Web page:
By Francois Fenelon
The Lord hath made all things for Himself (Prov. xvi. 4), says the Scripture; everything belongs to Him, and He will never release his right to anything. Free and intelligent creatures are his as much as those which are otherwise. He refers every unintelligent thing totally and absolutely to Himself, and He desires that his intelligent creatures should voluntarily make the same disposition of themselves. It is true that He desires our happiness, but that is neither the chief end of his work, nor an end to be compared with that of his glory. It is for his glory only that He wills our happiness; the latter is a subordinate consideration, which He refers to the final and essential end of his glory.
That we may enter into his designs in this respect, we must prefer God before ourselves, and endeavor to will our own happiness for his glory; in any other case, we invert the order of things. And we must not desire his glory on account of our own salvation, but, on the other hand, the desire for his glory should impel us to seek our own happiness as a thing which He has been pleased to make a part of his glory. It is true that all holy souls are not capable of exercising this explicit preference for God over themselves, but there must at least be an implicit preference; the former, which is more perfect, is reserved for those whom God has endowed with light and strength to prefer Him to themselves, to such a degree as to desire their own happiness simply because it adds to his glory.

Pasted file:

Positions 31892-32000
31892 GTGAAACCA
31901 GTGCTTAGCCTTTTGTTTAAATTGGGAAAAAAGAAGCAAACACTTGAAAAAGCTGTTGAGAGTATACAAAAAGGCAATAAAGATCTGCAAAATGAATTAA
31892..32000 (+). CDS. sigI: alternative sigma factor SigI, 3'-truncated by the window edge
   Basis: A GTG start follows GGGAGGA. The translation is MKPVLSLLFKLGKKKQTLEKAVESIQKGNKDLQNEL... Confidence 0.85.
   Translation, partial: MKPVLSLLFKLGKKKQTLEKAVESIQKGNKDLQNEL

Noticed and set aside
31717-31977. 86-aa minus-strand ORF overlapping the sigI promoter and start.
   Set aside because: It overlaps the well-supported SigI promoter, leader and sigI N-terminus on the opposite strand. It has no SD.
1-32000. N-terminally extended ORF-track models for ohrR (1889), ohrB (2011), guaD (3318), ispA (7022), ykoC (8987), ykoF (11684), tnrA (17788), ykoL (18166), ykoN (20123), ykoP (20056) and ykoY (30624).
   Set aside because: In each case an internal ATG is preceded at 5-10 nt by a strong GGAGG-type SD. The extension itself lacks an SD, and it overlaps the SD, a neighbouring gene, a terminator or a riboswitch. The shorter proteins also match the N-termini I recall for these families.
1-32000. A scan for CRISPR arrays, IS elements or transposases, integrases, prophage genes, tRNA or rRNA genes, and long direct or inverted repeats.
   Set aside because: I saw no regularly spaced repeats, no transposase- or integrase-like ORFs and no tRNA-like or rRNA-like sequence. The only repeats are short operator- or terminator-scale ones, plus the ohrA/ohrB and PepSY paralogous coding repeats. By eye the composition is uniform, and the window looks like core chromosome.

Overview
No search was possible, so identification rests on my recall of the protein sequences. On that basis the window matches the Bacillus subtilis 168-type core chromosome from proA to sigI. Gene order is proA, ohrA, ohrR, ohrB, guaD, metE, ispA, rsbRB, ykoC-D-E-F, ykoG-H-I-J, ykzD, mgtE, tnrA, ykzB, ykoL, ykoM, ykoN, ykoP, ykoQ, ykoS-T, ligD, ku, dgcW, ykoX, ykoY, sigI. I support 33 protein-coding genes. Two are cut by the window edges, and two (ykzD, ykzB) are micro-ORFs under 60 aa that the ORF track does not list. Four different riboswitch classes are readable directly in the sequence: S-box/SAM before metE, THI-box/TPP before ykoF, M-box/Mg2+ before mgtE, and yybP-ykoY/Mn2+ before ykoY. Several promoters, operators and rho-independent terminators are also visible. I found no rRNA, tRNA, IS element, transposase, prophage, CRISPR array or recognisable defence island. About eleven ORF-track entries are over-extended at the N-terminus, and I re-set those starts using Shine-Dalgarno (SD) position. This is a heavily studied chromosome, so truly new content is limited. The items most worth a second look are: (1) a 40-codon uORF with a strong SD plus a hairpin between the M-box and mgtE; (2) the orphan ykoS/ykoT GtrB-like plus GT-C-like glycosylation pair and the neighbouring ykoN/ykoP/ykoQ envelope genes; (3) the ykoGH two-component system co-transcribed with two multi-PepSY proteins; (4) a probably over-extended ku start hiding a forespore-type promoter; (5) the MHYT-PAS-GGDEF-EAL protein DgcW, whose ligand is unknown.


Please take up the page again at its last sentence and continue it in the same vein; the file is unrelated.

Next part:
Men have a great repugnance to this truth, and consider it to be a very hard saying, because they are lovers of self from self-interest. They understand, in a general and superficial way, that they must love God more than all his creatures, but they have no conception of loving God more than themselves, and loving themselves only for Him. They can utter these great words without difficulty, because they do not enter into their meaning, but they shudder when it is explained to them, that God and his glory are to be preferred before ourselves and everything else to such a degree that we must love his glory more than our own happiness, and must refer the latter to the former, as a subordinate means to an end.